Medical science company Trajan launches accelerator to support medtech startups
Trajan Scientific and Medical has today launched an accelerator program, aiming to support medtech social enterprises and drive long term growth for startups in the sector. The new program will work off a collaborative model and target early stage enterprises that aim to impact human well-being through innovative and technological applications of science.
The Trajan accelerator model will focus on medtech companies which have technological or market capabilities that can push health-driven applications into society. Unlike other accelerator programs that choose startups based on subscriptions and short to mid-term exit strategies, Trajan will be seeking and identifying startups that are focused around long-term visions. Their criteria is based upon a startup’s sustainability and viability.
Elpis Barons, general manager of Trajan accelerator, said, “We’re looking at startups who have gone somewhere down beyond the proof of principle and have reached that point where they really can’t accelerate beyond this big chasm and the valley of death situations.”
Barons has international medical business experience, running Barons Medical Consulting, which assists international device manufacturers and medical technology organisations in Australia. With Trajan taking a collaborative approach to its accelerator program and has brought on Barons to open up the Trajan accelerator to further partnerships, industry knowledge, and contacts.
Trajan will take a minor equity stake in each startup and will provide both cash and in-current support from a range of mentors from its network of partnerships with the University of South Australia and University of Tasmania, Royal District Nursing Service, and Melbourne Centre for Nanofabrication, among others. These mentors include chief scientific officers and leaders in academia, science, and medicine.
Trajan is the sole commercial partner between the University of Tasmania and University of South Australia in a program called Astech. Barons explained that through Trajan’s collaboration with academia the hemaPEN, the world’s first blood collection and storage pen was created, proving how important it is to work with industry and universities to help assist the personalisation of medicine, from the laboratory through to the actual patient.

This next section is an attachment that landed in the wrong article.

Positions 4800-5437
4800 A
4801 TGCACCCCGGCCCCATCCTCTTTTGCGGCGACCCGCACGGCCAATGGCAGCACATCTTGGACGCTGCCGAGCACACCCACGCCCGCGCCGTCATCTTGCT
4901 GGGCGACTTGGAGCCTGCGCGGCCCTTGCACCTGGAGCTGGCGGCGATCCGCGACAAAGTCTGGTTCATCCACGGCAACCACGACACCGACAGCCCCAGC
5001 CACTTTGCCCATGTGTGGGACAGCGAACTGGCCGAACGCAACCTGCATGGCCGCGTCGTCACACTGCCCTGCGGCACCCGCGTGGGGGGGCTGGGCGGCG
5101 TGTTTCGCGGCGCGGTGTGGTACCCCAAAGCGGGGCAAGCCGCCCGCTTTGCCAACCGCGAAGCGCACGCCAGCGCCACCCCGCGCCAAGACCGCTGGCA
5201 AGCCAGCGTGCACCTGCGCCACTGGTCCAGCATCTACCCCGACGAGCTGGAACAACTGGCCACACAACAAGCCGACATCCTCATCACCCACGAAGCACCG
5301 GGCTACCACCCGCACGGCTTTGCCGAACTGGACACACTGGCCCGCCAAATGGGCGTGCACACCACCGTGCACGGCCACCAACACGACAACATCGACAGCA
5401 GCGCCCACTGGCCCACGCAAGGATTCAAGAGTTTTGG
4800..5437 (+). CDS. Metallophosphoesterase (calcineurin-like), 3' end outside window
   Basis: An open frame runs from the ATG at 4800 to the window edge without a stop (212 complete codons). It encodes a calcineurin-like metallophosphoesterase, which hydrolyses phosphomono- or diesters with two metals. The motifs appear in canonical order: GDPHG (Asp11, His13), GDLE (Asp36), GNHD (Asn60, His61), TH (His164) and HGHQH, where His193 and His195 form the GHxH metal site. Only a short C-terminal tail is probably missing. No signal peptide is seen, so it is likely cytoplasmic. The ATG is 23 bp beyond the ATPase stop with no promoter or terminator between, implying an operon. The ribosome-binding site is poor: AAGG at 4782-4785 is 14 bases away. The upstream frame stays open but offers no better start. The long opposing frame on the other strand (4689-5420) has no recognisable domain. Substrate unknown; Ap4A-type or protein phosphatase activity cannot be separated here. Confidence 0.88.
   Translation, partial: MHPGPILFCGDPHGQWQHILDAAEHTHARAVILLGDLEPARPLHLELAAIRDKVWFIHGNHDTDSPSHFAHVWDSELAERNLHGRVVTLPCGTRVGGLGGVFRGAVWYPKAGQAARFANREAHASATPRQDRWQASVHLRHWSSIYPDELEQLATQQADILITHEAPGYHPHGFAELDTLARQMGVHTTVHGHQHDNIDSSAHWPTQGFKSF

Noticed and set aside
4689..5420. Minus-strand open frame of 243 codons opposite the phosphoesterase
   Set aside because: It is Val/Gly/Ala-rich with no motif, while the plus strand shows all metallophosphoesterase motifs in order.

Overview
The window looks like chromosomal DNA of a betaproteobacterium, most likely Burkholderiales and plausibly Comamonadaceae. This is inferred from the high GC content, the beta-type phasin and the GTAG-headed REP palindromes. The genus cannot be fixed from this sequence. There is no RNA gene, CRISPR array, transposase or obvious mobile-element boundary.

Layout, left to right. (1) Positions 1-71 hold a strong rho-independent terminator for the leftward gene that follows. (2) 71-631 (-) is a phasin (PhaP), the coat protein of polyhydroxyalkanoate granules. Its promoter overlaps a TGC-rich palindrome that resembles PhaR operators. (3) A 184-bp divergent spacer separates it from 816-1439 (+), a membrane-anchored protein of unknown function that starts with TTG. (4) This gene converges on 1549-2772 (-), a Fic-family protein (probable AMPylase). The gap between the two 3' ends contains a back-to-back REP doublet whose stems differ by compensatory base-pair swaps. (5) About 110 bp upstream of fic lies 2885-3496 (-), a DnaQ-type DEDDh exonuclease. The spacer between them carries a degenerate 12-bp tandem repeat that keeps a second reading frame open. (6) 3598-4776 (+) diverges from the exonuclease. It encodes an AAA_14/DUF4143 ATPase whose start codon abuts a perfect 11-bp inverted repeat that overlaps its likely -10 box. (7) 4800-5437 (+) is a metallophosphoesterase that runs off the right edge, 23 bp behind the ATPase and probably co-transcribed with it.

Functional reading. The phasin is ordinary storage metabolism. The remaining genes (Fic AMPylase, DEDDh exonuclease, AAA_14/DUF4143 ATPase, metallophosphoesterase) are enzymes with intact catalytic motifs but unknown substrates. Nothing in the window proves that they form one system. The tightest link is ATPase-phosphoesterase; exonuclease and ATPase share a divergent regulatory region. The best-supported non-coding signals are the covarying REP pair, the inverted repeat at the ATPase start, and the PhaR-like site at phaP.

In terms of non-cash support, Trajan will provide each startup with a wide range of infrastructure and support not only in Australia but around the world: Trajan has a global footprint with 340 staff in Europe, Asia and the Americas. As part of the program, Barons said Trajan is not tied down to just Australian startups, and is in the current stages of finalising investment with a European business.
Barons believes the Trajan accelerator is an alternative route to traditional VC investment, and as such is not after founders who seek fast exit routes.
“We treat the companies as a seamless part of the Trajan group and importantly the startup retains its identity,” said Barons. “We want to build sustainable, revenue raising entities that can continue to grow, build sustainable businesses and have a positive impact on human well-being.”
Recently accelerators involving health, medicine and technology have been on the rise, with disability-focused accelerator Remarkable launching last week and One10 announcing Health Delivered as the first participant in its social enterprise program.
Considering Trajan’s vast network of support the accelerator program is not limited to technologies or service providers and looks at startups focused on analytical approaches right through to traditional medical devices.
Barons explained, “Through financial and in-kind support to facilitate growth, the Accelerator Company becomes part of the Trajan Group, while retaining a majority share and its identify. This enables the Accelerator Company to focus on their passion, while Trajan facilitates growth and whole business support through marketing, compliance, HR and global supply chain expertise.”
Image: Elpis Barons andStephen Tomisich. Source: Supplied